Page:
Geobiological feedbacks and the evolution of thermoacidophiles


Daniel R Colman, Saroj Poudel, Trinity L Hamilton, Jeff R Havig, Matthew J Selensky, Everett L Shock, Eric S Boyd


The ISME journal


Oxygen-dependent microbial oxidation of sulfur compounds leads to the acidification of natural waters. How acidophiles and their acidic habitats evolved, however, is largely unknown. Using 16S rRNA gene abundance and composition data from 72 hot springs in Yellowstone National Park, Wyoming, we show that hyperacidic (pH<3.0) hydrothermal ecosystems are dominated by a limited number of archaeal lineages with an inferred ability to respire O2. Phylogenomic analyses of 584 existing archaeal genomes revealed that hyperacidophiles evolved independently multiple times within the Archaea, each coincident with the emergence of the ability to respire O2, and that these events likely occurred in the recent evolutionary past. Comparative genomic analyses indicated that archaeal thermoacidophiles from independent lineages are enriched in similar protein-coding genes, consistent with convergent evolution aided by horizontal gene transfer. Because the generation of acidic environments and their successful habitation characteristically require O2, these results suggest that thermoacidophilic Archaea and the acidity of their habitats co-evolved after the evolution of oxygenic photosynthesis. Moreover, it is likely that dissolved O2 concentrations in thermal waters likely did not reach levels capable of sustaining aerobic thermoacidophiles and their acidifying activity until ~0.8Ga, when present day atmospheric levels were reached, a time period that is supported by our estimation of divergence times for archaeal thermoacidophilic clades.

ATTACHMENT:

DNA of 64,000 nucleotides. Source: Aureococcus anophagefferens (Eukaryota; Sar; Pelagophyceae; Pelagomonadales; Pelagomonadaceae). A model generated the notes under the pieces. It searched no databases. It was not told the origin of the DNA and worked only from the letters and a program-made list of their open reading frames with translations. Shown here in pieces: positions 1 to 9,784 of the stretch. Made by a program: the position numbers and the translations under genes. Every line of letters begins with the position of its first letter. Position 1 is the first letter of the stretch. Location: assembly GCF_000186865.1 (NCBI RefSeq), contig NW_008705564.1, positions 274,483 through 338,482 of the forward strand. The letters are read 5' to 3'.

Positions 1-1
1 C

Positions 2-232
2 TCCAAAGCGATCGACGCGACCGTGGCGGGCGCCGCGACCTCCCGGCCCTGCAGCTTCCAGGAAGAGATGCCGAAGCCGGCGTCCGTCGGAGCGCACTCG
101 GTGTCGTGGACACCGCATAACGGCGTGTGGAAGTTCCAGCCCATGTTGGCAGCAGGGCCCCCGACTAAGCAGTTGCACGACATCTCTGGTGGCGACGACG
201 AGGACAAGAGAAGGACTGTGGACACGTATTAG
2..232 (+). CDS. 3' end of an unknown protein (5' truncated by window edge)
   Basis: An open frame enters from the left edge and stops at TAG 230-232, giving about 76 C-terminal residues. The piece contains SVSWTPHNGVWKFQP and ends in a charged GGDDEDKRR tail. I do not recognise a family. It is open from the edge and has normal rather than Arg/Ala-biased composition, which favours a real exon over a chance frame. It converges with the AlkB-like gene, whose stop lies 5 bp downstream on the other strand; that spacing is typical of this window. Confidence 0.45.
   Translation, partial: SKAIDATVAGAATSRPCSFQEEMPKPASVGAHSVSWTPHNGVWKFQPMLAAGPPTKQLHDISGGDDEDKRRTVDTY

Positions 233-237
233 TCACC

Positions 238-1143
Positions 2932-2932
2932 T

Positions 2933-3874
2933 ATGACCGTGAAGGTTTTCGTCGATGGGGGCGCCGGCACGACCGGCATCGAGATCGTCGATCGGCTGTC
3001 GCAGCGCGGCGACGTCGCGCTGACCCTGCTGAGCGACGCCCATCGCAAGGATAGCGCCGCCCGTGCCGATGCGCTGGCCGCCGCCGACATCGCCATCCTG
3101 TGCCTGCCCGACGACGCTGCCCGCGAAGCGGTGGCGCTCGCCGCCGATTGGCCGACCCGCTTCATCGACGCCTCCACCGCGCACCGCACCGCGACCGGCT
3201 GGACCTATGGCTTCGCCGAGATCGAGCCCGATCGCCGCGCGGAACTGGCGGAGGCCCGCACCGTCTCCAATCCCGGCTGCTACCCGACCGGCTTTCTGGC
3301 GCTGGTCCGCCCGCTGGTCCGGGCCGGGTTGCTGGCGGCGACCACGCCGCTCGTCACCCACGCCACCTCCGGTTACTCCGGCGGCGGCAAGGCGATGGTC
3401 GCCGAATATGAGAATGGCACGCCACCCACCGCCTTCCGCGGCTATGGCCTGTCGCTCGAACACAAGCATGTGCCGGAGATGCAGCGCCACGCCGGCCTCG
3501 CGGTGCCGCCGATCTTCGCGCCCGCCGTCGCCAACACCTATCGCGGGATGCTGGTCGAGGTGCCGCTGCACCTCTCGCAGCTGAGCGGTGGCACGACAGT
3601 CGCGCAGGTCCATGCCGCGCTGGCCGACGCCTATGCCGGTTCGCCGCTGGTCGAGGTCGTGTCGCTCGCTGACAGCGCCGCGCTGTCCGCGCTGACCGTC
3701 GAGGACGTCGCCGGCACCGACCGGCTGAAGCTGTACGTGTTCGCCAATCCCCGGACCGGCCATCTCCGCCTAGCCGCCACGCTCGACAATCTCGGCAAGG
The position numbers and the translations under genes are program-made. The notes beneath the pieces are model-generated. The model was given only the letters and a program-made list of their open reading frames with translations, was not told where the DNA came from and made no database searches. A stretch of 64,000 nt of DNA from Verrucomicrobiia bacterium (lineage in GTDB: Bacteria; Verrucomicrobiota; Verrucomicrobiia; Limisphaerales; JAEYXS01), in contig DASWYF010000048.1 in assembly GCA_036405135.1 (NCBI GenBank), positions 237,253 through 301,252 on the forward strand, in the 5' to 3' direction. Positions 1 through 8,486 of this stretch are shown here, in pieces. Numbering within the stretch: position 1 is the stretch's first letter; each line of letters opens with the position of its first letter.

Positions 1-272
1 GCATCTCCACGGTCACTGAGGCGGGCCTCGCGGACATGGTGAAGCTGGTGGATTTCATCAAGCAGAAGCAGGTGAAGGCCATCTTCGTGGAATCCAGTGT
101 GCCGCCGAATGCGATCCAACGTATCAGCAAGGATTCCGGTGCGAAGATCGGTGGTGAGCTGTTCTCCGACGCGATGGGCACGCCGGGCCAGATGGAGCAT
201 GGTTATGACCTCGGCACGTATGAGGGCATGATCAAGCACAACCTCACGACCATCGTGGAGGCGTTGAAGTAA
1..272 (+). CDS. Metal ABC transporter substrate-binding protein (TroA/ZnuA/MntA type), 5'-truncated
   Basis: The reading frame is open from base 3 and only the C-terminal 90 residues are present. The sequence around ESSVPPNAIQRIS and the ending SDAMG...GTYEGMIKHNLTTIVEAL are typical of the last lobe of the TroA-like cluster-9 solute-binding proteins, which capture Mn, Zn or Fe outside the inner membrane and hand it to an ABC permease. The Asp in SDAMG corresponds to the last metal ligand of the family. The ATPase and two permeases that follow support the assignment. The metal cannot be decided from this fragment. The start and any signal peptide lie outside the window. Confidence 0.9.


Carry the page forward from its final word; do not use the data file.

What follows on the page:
How is this information collected?

This collection of Montana State authored publications is collected by the Library to highlight the achievements of Montana State researchers and more fully understand the research output of the University. They use a number of resources to pull together as complete a list as possible and understand that there may be publications that are missed. If you note the omission of a current publication or want to know more about the collection and display of this information email Leila Sterman.